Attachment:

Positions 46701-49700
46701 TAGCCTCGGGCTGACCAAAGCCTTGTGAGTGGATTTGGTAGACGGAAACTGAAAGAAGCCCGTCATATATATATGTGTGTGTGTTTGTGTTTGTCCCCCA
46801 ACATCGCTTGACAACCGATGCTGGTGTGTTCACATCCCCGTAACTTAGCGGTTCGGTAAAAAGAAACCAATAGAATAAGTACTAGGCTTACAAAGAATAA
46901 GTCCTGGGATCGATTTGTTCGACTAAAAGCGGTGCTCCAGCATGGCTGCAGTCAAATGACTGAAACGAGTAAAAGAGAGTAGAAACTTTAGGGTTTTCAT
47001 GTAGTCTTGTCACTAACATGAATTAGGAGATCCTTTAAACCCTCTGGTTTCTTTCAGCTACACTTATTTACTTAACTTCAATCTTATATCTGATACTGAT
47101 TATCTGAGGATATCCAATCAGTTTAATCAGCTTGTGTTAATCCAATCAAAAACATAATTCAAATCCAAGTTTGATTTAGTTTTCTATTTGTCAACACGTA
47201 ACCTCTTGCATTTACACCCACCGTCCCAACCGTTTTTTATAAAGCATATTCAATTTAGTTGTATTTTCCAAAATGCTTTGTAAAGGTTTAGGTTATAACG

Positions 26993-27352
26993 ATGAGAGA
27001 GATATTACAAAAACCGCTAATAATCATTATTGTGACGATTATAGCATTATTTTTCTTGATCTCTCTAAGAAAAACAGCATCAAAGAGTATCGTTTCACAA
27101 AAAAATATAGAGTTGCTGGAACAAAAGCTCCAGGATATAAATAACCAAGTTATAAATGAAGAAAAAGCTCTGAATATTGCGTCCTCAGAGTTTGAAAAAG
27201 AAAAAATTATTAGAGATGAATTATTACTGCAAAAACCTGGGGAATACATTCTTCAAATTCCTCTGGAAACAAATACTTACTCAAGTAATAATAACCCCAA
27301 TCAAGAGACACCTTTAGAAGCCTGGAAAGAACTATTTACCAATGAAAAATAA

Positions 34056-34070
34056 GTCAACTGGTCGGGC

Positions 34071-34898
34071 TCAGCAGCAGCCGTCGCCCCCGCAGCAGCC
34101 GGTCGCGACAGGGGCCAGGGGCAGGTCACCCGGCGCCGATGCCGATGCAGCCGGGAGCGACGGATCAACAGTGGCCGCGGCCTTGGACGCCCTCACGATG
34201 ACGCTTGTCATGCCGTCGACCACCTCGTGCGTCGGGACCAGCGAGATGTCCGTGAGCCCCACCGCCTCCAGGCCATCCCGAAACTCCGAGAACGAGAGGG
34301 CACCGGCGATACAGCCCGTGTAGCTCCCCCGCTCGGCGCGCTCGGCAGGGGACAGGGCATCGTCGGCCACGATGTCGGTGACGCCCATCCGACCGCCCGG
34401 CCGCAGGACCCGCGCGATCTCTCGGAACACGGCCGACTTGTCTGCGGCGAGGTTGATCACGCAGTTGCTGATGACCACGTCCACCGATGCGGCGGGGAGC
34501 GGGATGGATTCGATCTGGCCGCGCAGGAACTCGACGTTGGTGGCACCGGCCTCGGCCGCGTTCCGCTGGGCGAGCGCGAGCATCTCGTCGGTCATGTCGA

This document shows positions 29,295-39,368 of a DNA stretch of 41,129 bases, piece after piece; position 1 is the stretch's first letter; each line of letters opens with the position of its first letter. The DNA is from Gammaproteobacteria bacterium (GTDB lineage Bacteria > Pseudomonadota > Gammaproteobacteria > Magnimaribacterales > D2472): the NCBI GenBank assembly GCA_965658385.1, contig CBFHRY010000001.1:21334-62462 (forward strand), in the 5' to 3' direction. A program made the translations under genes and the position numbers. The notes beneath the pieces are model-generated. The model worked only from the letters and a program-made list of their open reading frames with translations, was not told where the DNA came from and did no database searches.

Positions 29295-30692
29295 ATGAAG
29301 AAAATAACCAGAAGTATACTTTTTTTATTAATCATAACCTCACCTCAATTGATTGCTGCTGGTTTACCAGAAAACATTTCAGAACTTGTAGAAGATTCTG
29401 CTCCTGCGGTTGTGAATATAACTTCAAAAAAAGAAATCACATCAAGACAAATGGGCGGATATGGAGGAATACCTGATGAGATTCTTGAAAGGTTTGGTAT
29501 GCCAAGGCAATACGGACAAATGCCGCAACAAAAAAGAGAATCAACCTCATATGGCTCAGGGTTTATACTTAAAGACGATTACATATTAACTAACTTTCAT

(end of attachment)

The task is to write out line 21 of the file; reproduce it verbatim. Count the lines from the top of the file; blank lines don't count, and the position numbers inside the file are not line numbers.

34401 CCGCAGGACCCGCGCGATCTCTCGGAACACGGCCGACTTGTCTGCGGCGAGGTTGATCACGCAGTTGCTGATGACCACGTCCACCGATGCGGCGGGGAGC